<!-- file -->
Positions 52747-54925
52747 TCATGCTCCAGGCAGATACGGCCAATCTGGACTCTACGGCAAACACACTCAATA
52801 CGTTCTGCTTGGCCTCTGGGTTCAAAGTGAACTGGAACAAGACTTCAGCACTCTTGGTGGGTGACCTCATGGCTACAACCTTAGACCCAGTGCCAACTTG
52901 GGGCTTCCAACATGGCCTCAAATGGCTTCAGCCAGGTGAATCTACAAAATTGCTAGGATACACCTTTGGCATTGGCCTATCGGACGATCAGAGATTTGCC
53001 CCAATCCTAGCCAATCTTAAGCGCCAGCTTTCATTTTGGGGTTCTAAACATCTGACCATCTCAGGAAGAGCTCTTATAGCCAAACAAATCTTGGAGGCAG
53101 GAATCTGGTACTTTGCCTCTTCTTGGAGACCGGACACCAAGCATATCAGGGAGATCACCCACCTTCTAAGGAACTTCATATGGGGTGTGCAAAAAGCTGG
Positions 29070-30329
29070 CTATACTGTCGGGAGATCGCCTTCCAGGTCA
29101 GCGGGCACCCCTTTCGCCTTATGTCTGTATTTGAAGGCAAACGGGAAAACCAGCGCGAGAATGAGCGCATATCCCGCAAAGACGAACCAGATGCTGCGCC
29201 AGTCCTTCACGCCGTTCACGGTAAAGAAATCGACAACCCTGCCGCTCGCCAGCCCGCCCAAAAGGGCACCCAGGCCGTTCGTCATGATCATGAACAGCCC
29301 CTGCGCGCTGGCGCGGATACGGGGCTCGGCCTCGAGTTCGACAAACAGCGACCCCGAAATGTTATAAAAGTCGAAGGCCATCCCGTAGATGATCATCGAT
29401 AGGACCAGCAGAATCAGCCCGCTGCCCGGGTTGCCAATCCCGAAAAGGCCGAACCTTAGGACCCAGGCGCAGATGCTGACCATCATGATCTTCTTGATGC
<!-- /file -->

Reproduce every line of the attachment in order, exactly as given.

Positions 52747-54925
52747 TCATGCTCCAGGCAGATACGGCCAATCTGGACTCTACGGCAAACACACTCAATA
52801 CGTTCTGCTTGGCCTCTGGGTTCAAAGTGAACTGGAACAAGACTTCAGCACTCTTGGTGGGTGACCTCATGGCTACAACCTTAGACCCAGTGCCAACTTG
52901 GGGCTTCCAACATGGCCTCAAATGGCTTCAGCCAGGTGAATCTACAAAATTGCTAGGATACACCTTTGGCATTGGCCTATCGGACGATCAGAGATTTGCC
53001 CCAATCCTAGCCAATCTTAAGCGCCAGCTTTCATTTTGGGGTTCTAAACATCTGACCATCTCAGGAAGAGCTCTTATAGCCAAACAAATCTTGGAGGCAG
53101 GAATCTGGTACTTTGCCTCTTCTTGGAGACCGGACACCAAGCATATCAGGGAGATCACCCACCTTCTAAGGAACTTCATATGGGGTGTGCAAAAAGCTGG
Positions 29070-30329
29070 CTATACTGTCGGGAGATCGCCTTCCAGGTCA
29101 GCGGGCACCCCTTTCGCCTTATGTCTGTATTTGAAGGCAAACGGGAAAACCAGCGCGAGAATGAGCGCATATCCCGCAAAGACGAACCAGATGCTGCGCC
29201 AGTCCTTCACGCCGTTCACGGTAAAGAAATCGACAACCCTGCCGCTCGCCAGCCCGCCCAAAAGGGCACCCAGGCCGTTCGTCATGATCATGAACAGCCC
29301 CTGCGCGCTGGCGCGGATACGGGGCTCGGCCTCGAGTTCGACAAACAGCGACCCCGAAATGTTATAAAAGTCGAAGGCCATCCCGTAGATGATCATCGAT
29401 AGGACCAGCAGAATCAGCCCGCTGCCCGGGTTGCCAATCCCGAAAAGGCCGAACCTTAGGACCCAGGCGCAGATGCTGACCATCATGATCTTCTTGATGC